“Frankenstein” Veto Language Interpreted by Federal District Court

Published by on | Permalink

A recent post on this blog noted that wine distributors were not covered by an expansion of the definition of “dealer” under 1999 amendments to the Wisconsin Fair Dealership Law (“WFDL”) due to “a creative partial veto from then-Gov. Thompson.”

That creative partial veto was front and center in a decision and order issued last week by the U.S. District Court for the Eastern District of Wisconsin, denying defendants’ motion to dismiss for failure to state a claim. The plaintiff, Winebow, Inc., had brought a declaratory judgment action seeking to affirm that it could terminate all wine distribution relationships with defendants Capitol-Husting Co., Inc., and L’eft Bank Wine Company Limited without violating the WFDL.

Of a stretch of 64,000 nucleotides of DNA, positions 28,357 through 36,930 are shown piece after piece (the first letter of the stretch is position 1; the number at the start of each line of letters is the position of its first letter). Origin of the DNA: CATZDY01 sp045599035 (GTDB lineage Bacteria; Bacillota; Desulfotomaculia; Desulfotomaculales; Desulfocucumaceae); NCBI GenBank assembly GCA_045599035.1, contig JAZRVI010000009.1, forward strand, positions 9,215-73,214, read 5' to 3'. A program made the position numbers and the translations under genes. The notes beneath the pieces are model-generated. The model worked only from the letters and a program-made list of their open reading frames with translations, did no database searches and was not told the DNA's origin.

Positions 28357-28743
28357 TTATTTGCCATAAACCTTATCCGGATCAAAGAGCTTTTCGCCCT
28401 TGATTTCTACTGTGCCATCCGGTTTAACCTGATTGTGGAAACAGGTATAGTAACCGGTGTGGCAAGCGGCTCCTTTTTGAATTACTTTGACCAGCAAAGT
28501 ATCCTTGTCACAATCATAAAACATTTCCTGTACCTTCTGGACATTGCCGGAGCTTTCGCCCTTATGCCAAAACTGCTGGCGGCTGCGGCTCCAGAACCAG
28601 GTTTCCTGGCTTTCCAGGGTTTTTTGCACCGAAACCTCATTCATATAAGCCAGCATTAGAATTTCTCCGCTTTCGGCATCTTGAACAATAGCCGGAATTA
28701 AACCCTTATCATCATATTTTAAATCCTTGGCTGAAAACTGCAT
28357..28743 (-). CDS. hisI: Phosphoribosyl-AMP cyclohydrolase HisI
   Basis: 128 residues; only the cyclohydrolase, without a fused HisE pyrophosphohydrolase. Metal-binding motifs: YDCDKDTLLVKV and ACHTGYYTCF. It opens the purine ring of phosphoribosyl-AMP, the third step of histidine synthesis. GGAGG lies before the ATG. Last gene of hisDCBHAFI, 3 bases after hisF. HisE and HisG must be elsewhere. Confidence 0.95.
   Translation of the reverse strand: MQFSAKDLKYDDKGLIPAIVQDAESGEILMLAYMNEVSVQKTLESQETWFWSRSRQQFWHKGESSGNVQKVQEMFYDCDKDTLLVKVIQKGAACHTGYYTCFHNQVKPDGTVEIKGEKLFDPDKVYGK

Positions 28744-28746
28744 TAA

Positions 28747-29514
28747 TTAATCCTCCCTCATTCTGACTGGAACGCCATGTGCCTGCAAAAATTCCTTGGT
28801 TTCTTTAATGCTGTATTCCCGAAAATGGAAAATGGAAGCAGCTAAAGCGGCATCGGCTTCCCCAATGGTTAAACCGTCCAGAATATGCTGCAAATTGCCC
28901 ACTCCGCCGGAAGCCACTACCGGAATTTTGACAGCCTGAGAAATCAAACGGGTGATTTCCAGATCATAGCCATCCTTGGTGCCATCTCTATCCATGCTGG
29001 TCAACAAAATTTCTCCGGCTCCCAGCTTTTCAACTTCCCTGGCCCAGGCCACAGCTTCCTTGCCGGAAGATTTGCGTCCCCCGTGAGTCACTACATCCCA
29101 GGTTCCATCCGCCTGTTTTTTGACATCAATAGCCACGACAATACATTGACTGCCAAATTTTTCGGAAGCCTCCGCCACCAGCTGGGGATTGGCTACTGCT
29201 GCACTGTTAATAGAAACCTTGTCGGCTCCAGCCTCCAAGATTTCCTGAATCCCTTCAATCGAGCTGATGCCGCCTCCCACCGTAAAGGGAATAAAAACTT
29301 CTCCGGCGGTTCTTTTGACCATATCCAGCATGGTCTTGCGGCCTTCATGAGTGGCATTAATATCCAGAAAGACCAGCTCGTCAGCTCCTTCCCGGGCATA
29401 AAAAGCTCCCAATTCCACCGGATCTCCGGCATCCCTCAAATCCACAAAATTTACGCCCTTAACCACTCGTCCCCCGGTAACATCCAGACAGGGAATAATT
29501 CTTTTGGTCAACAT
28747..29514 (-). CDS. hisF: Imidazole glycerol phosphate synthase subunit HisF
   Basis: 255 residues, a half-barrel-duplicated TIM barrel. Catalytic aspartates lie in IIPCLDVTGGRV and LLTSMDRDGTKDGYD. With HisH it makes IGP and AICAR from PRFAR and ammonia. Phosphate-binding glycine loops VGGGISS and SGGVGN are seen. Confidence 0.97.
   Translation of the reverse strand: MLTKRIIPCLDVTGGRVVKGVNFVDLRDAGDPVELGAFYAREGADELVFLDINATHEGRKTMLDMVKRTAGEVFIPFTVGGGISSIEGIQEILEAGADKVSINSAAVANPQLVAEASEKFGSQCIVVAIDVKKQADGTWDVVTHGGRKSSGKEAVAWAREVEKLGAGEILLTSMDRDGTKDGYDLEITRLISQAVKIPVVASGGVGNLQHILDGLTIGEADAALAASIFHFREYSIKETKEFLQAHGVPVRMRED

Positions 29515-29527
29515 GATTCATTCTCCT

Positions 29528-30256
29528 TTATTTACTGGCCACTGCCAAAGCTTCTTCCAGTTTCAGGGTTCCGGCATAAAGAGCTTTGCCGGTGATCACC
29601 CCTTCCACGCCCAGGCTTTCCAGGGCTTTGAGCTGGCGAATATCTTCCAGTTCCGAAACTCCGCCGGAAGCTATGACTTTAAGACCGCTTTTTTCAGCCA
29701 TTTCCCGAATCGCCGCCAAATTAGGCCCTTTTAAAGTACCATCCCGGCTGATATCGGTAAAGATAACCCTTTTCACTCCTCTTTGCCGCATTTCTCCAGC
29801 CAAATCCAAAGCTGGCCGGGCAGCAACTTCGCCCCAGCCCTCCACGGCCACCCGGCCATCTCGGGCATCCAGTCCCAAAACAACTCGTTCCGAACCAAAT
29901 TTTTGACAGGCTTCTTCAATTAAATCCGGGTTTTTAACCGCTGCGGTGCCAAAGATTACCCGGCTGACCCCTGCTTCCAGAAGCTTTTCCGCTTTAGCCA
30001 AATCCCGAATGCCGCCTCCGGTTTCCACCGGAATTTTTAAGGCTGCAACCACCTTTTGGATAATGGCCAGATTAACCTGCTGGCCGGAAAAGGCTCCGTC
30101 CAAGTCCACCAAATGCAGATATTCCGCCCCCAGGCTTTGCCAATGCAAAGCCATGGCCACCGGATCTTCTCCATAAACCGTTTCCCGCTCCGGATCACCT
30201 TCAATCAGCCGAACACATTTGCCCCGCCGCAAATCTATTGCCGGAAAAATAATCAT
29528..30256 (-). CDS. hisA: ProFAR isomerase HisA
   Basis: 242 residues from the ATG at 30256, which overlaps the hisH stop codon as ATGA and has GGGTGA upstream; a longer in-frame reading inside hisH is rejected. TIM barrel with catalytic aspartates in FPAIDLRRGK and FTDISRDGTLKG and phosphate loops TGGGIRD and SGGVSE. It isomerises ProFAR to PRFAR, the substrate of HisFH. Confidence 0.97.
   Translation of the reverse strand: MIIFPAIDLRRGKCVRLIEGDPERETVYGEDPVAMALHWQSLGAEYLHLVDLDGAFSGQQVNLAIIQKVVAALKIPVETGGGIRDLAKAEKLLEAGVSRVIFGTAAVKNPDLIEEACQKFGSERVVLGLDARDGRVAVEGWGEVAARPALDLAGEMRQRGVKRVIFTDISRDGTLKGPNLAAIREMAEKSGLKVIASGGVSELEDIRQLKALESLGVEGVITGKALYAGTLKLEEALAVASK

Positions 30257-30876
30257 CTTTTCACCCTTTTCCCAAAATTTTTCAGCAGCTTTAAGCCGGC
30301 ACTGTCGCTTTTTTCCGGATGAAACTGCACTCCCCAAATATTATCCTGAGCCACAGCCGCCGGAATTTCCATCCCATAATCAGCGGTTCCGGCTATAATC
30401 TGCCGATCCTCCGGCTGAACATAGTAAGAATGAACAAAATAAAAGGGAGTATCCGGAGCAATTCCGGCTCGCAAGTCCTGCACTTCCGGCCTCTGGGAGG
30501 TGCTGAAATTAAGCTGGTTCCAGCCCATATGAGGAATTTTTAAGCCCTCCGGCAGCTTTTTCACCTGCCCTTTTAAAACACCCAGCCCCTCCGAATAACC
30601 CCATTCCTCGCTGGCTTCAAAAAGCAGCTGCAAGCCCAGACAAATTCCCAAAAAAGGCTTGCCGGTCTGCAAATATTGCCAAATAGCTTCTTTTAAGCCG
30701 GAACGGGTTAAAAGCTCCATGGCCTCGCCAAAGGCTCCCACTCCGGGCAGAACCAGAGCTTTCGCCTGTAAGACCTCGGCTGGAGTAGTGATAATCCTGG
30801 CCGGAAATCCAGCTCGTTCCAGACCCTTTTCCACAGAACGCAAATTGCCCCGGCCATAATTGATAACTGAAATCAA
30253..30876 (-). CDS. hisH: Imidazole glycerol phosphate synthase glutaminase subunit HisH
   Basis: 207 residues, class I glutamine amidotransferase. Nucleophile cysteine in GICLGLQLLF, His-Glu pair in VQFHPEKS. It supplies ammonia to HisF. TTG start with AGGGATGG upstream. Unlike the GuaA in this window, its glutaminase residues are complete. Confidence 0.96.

The crux of the defendants’ motion to dismiss was that the 1999 amendments to the WFDL should be interpreted to define wine distributors as “per se dealers” under the WFDL, subject only to limitations on small producers and sales lines constituting less than 5% of a distributor’s business. They contended that the statute covers distributors of “intoxicating liquor” as defined in section 125.02(8) of the Wisconsin Statutes, regardless of whether such distributors can meet the “community of interest” test ordinarily required for dealer status.  Defendants noted that the WFDL definition that provides per se dealer status to distributors of intoxicating liquor defines “wholesalers” with reference to section 125.02(21) of the Wisconsin Statutes, which definition does not exclude wine wholesalers.